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Are you playing your part to secure the future of the engineering profession?

STEM-Ambassador By Alison Horton, Structural Associate – 06 October 2022

Overhead View Of Students In After School Computer Coding Class Learning To Program Robot Vehicle


Alison smiling to camera in a green striped long sleeve top in front of a wooden trellis and plant

Alison Horton

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I didn’t fall into structural engineering by accident, but it’s definitely not something that was advertised to me as a career when I was younger - it was an off the cuff suggestion made to me one day. To gain some experience, my dad (a software developer) emailed his colleagues to see if anyone knew an engineer that could give me some work experience, and I was fortunate enough that the email paid off!

I’m extremely passionate about what I do. Whilst at university I was given the opportunity to share my experiences with potential students on what studying and working as an engineer was like. This progressed to helping a colleague during my placement year with building paper bridges at primary schools. Here I am, nine years post graduate, still trying to encourage the next generation of school leavers to join the profession. I’ve done den building, site visits, assemblies, career speed dating, apprenticeship fairs and more, and all as a STEM Ambassador.

To provide some context: 5.5 million people work in engineering in the UK, accounting for 18% of all UK employment. In 2019 the Engineering UK report stated that between 2014 and 2024, 13 million openings will become available due to people leaving the profession. A further 1.8 million openings will be created due to job/market expansion. Annually, we are falling short, recruiting between 37,000 and 59,000 engineers!

When I returned to work as a graduate, I signed myself as an official STEM Ambassador, giving myself a title I am proud to use on a daily basis. I am registered with a DBS check and have relevant training and experience with working with students in schools to deliver and help partake in STEM activities. But what is STEM and how is this going to secure the future of engineering?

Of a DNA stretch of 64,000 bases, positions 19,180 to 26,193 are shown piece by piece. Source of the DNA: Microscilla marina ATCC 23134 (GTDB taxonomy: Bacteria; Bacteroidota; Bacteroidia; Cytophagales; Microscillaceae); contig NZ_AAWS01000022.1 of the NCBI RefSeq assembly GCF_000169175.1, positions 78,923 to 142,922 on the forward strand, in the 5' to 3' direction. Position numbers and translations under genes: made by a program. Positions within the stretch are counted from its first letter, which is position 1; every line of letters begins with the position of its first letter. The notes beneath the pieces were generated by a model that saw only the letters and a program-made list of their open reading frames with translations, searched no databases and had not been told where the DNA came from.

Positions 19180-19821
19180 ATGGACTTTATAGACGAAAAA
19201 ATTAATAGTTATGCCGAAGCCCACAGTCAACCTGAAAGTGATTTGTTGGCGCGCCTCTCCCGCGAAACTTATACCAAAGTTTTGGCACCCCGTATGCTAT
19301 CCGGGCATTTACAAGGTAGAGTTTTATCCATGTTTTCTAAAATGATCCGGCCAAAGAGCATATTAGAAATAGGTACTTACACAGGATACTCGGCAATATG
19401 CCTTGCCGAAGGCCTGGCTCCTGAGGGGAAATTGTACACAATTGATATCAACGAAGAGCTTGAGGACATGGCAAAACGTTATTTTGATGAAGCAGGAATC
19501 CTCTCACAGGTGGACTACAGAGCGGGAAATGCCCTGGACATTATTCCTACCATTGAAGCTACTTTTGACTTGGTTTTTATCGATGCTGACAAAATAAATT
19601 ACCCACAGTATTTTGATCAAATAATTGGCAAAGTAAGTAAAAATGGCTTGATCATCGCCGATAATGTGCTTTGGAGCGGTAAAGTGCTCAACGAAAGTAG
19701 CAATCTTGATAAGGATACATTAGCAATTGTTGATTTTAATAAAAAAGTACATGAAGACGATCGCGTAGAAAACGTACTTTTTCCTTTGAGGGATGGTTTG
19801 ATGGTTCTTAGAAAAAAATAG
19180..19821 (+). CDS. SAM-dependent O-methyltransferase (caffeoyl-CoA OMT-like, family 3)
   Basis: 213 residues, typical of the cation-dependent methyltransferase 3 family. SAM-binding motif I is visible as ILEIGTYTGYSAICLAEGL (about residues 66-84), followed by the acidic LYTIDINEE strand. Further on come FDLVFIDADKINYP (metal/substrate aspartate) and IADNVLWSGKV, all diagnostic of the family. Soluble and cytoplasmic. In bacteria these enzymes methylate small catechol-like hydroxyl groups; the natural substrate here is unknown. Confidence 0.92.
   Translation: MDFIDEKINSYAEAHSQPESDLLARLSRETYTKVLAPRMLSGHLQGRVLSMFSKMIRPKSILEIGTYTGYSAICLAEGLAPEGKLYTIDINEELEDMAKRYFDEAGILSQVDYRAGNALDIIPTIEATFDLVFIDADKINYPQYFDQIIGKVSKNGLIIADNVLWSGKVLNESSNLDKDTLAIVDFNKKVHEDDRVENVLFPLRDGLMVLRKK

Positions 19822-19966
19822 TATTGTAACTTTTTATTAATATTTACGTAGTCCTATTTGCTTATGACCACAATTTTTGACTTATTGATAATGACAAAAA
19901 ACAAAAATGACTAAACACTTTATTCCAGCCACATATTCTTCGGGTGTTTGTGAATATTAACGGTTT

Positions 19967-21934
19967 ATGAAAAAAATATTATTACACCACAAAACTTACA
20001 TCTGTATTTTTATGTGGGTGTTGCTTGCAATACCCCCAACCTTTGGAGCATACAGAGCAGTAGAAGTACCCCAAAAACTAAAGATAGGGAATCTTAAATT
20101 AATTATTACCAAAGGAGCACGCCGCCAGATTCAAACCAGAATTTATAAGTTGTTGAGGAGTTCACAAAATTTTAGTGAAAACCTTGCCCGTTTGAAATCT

STEM simply stands for Science, Technology, Engineering and Math, covering a wide array of areas and professions. By providing support to teachers to run STEM activities in schools, I am opening up a whole new world of career opportunities to young minds. I’m taking away the stigma associated with those that work in STEM and I’m not only educating students, but their teachers, parents and careers advisors too. The benefits to the industry seem clear- letting people know what we do as engineers and hopefully filling the skills shortage that is so apparent. This results in fresh young talent that care about the future and want to make a difference. So, what do I get out of this scenario I hear you ask?

1 – a sense of pride. Most engineers play a role in being at the forefront of everyday things that the general public just take for granted. They also like to talk about their work and the difference they make. As a STEM Ambassador you get to share your experiences and your involvement in people’s lives that they don’t even know about. You will be surprised how interested people are in learning about how their latest mobile phone came to be, how their car goes so fast or how the house they live in stands up.

2 – helping to provide diversity within a traditionally not very diverse environment. If you ask someone to describe or draw an engineer, you can guarantee they’ll all have some very stereotypical qualities. By being visible and engaging with students from all walks of life, you get the message out to those that wouldn’t necessarily have visibility. A diverse workforce benefits everyone and will strengthen companies now and in the future.

3 – developing new skills. As ambassador you can be taken out of your comfort zone (or not) and will have the opportunity to develop key soft skills that will help you in your everyday job. Communication skills are key and can be easily worked on throughout the course of your activities. You’ll widen your network of peers and can learn from other ambassadors, their experiences and roles, sharing transferrable skills.

Becoming a STEM Ambassador is very quick and easy to do online and requires you to only partake in ONE activity every 12 months. I’ve certainly got a lot of joy out of the work I’ve done and enjoyed giving back to society. Engineers are more and more in demand as we move forward in this fast-paced world. Climate change solutions, carbon reduction and new sustainable energy supplies are all top priority now and something engineers are desperately needed to be a part of. If each one of us can encourage just one person into the industry, then it will make a huge difference to the future of engineering and the planet.

So, are you ready to change a young person’s life? Find out more about the STEM Ambassador Programme here.